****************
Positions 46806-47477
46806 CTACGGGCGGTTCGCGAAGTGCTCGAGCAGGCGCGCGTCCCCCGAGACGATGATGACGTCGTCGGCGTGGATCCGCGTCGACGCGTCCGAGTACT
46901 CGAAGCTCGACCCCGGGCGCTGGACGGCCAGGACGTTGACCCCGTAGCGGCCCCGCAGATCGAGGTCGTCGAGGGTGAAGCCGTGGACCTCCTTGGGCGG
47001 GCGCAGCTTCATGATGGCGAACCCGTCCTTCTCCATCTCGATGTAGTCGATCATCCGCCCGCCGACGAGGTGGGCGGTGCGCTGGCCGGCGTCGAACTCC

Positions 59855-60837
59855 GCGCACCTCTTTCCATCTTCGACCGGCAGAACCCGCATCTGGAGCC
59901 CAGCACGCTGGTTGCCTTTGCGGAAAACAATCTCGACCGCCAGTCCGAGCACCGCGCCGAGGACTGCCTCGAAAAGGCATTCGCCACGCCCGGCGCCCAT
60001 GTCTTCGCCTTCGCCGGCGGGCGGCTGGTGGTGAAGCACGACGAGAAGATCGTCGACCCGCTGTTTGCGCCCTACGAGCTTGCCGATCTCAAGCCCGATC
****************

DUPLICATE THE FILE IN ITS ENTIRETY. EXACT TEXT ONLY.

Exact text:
Positions 46806-47477
46806 CTACGGGCGGTTCGCGAAGTGCTCGAGCAGGCGCGCGTCCCCCGAGACGATGATGACGTCGTCGGCGTGGATCCGCGTCGACGCGTCCGAGTACT
46901 CGAAGCTCGACCCCGGGCGCTGGACGGCCAGGACGTTGACCCCGTAGCGGCCCCGCAGATCGAGGTCGTCGAGGGTGAAGCCGTGGACCTCCTTGGGCGG
47001 GCGCAGCTTCATGATGGCGAACCCGTCCTTCTCCATCTCGATGTAGTCGATCATCCGCCCGCCGACGAGGTGGGCGGTGCGCTGGCCGGCGTCGAACTCC

Positions 59855-60837
59855 GCGCACCTCTTTCCATCTTCGACCGGCAGAACCCGCATCTGGAGCC
59901 CAGCACGCTGGTTGCCTTTGCGGAAAACAATCTCGACCGCCAGTCCGAGCACCGCGCCGAGGACTGCCTCGAAAAGGCATTCGCCACGCCCGGCGCCCAT
60001 GTCTTCGCCTTCGCCGGCGGGCGGCTGGTGGTGAAGCACGACGAGAAGATCGTCGACCCGCTGTTTGCGCCCTACGAGCTTGCCGATCTCAAGCCCGATC